When Anne Crowley took her first cruise in July, she didn’t realize there was a dress code. She and her husband, John, along with her three children, took a Mediterranean cruise from Barcelona, and only when they boarded the ship did they learn that the Royal Caribbean International ship had different dress themes on some nights. .
“So one night it’s really formal, one night you’re all in white, one night it was a Hawaiian night,” Crowley, 49, told USA TODAY.
While the preschool teacher, who lives in Duxbury, Massachusetts, said they “got lucky” to bring clothes that could fit into each category, that was one of several things Crowley wishes he knew before boarding a ship for the first time.
First-time travelers may not be aware of those kinds of details, and taking your first trip can present new considerations, from how to plan to what to pack. This summer may be a particularly good time to give it a try: With travel costs rising due to inflation and high demand, cruises are a more affordable option.
USA TODAY spoke with travelers and travel experts to get their advice.
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1. Find out what kind of cruise you want and when to book it
First, consider where you want to go. Once he chooses, Linda Speer, a travel agent affiliated with Virtuoso member Brownell Travel, recommended working with a travel consultant who can help you choose the best time to go. Crowley worked with a consultant on My Path Unwinding Travel.
For Alaska cruises, for example, the season runs from mid-May to mid-September, but for “reliable good weather, you’ll really want to go, I’d consider it Memorial Day through Labor Day.” . Speer said.
The itinerary can also affect other aspects of the trip. Speer said some first-timers opt to get their feet wet by taking a three-day cruise, but warned that it’s a “terrible idea.”
“Cruise lines generally put their older ships on their shorter routes, so to travel on the best ships, you have to cruise seven days or longer first,” Speer said. Longer trips also give first-time passengers more time to get their bearings.
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Cruise lines are also different.
“If you’re just looking for cheap, then we know to look at Carnival Cruise Line, Royal Caribbean, without worrying about the more expensive ones like Holland America, Princess, Celebrity,” said Geoffrey Millstone, owner of Clarksburg Travel Service.
But even if a cruise is affordable, air travel can add significantly to the total price of a trip. Driving to a closer port may present a less expensive alternative, Speer said.
And even with cruise lines that offer fares with drinks and other amenities included, he said his office frequently “sets the price bare,” eliminating everything but the fare, taxes and fees. He then he can choose the packages or offers that make sense for each client. “If you’re not going to use something, you really don’t want to pay for it,” she said.
As you plan, choose your cabin carefully. “First-time travelers usually say, ‘I don’t really care what my room is like, I just want to go,'” Speer said. “Then I’m going to tell them to take their smartphone or their book and go and sit in their dressing room and see how comfortable they are.”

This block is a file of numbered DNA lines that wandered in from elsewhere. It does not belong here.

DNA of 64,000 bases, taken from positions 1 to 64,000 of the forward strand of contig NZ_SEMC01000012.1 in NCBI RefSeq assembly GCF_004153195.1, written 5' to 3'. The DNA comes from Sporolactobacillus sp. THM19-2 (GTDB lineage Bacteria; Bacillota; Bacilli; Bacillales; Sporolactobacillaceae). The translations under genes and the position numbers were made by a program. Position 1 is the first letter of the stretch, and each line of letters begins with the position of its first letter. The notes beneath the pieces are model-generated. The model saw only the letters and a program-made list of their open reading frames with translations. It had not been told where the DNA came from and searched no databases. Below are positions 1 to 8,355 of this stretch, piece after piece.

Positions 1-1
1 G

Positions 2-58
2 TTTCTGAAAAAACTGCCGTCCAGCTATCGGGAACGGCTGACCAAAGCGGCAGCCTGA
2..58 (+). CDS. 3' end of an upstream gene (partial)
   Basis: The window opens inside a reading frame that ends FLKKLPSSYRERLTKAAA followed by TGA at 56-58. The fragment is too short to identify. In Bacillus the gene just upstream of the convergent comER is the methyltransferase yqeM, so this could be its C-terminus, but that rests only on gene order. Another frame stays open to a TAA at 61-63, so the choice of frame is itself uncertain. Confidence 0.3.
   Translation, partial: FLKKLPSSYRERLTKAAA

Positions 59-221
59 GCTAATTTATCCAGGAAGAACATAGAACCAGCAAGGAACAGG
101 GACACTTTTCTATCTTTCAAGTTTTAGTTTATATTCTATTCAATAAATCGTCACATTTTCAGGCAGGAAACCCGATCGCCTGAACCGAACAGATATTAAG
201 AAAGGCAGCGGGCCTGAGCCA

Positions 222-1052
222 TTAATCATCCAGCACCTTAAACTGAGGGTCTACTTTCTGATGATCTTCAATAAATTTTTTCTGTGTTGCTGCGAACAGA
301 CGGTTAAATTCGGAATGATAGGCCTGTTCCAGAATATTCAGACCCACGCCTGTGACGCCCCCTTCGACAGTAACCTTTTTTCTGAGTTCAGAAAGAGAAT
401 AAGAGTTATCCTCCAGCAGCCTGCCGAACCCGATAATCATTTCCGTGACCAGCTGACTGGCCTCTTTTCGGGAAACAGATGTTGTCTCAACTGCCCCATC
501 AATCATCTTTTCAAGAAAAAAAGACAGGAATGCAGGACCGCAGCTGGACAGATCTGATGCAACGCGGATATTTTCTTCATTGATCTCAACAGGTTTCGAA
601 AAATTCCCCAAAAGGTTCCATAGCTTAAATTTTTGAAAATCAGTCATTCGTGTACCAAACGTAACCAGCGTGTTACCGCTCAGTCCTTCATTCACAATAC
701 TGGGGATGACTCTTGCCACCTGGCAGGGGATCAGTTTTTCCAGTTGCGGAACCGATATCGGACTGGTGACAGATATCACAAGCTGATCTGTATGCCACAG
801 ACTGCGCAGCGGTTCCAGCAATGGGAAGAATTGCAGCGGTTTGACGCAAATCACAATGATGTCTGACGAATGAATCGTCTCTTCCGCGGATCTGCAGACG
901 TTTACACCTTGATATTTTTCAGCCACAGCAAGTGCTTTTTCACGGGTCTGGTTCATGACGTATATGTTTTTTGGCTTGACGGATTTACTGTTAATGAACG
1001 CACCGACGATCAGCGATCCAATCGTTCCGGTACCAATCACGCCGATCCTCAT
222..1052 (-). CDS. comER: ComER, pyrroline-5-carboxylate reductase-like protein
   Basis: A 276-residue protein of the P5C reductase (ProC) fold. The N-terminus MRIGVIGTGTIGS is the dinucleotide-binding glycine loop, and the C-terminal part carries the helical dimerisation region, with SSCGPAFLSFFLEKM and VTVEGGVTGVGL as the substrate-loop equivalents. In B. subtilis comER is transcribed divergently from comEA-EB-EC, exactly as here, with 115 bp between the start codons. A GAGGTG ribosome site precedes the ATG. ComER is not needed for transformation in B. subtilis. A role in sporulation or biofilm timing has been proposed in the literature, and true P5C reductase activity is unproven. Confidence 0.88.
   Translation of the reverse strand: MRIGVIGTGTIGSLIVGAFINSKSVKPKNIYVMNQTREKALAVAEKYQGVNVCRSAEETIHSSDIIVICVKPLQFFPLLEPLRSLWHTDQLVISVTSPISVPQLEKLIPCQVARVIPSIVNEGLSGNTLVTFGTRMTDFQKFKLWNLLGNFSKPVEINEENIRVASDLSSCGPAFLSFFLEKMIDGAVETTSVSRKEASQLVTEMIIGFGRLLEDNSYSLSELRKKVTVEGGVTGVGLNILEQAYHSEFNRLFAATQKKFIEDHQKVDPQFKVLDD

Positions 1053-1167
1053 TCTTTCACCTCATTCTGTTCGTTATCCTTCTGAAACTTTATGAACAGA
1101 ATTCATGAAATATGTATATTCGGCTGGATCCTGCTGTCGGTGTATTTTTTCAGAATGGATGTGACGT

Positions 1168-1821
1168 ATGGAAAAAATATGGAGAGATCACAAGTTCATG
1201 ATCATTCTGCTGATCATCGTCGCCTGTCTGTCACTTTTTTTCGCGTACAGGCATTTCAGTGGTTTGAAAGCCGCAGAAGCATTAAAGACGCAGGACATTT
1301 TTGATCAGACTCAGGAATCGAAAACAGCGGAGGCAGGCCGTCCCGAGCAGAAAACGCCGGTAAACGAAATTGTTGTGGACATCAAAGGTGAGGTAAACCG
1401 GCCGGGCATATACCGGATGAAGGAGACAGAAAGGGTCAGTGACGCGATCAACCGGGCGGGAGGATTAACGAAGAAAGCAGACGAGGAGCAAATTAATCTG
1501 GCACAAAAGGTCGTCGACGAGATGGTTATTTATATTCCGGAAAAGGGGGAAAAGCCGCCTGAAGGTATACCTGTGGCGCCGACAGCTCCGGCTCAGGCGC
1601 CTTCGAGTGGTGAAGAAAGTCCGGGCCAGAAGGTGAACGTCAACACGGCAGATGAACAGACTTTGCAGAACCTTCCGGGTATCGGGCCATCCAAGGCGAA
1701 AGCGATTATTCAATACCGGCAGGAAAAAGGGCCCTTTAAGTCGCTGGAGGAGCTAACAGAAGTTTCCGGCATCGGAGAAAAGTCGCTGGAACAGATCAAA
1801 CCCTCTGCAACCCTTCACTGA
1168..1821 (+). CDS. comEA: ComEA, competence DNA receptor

If you get claustrophobic, he said, you should avoid inside the cabins, which have no windows.
2. Prepare and pack accordingly
Before you take your first cruise, doing your own research can help. Denise Langner and her husband went on a Carnival cruise to the Bahamas for their honeymoon and to celebrate her birthday. While the 29-year-old’s husband, Keefer, had cruised before, she hadn’t, so she sought wisdom online ahead of her March trip.
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“I think really the most helpful thing was browsing Reddit, just trying to figure out the process of things,” said Langner, who lives in Costa Mesa, California. “There are posts for first-time travelers, like tips and stuff, and I think I got a lot out of that.”
However, when it comes to your suitcase, consider packing less than you think. Speer said many people pack too much when they take their first cruise, typically bringing at least twice as much clothing as they’ll wear. All of your bags “will have to be stored in your stateroom, and most of the time you can do it under your bed,” he said.
3. Give yourself time to adjust on board
Once on board, you may need to adjust to the ship. If you’re worried about motion sickness, Speer recommended lowering the cabin temperature to keep it cool and standing in a “wide-open outdoor area” as the ship pulls away from shore, so you can watch the horizon disappear.
She said to do it for at least 30 to 45 minutes “because that will allow your brain to realize that you’re on something that’s moving.” Millstone said the Sea-Bands also work well.
Speer also recommended going to the top level of the ship and walking through each level that has public areas to familiarize yourself.
If you have a watch, set it on the ship’s clock before you set sail in ports, Millstone said, to make sure you’re back when you need it. A good rule of thumb, she said, is to always be on the ship an hour early, unless you’re on a cruise.
Despite the surprise of the outfit, Crowley said she and her family had a great first cruise. “I’m ready to book another one,” she said.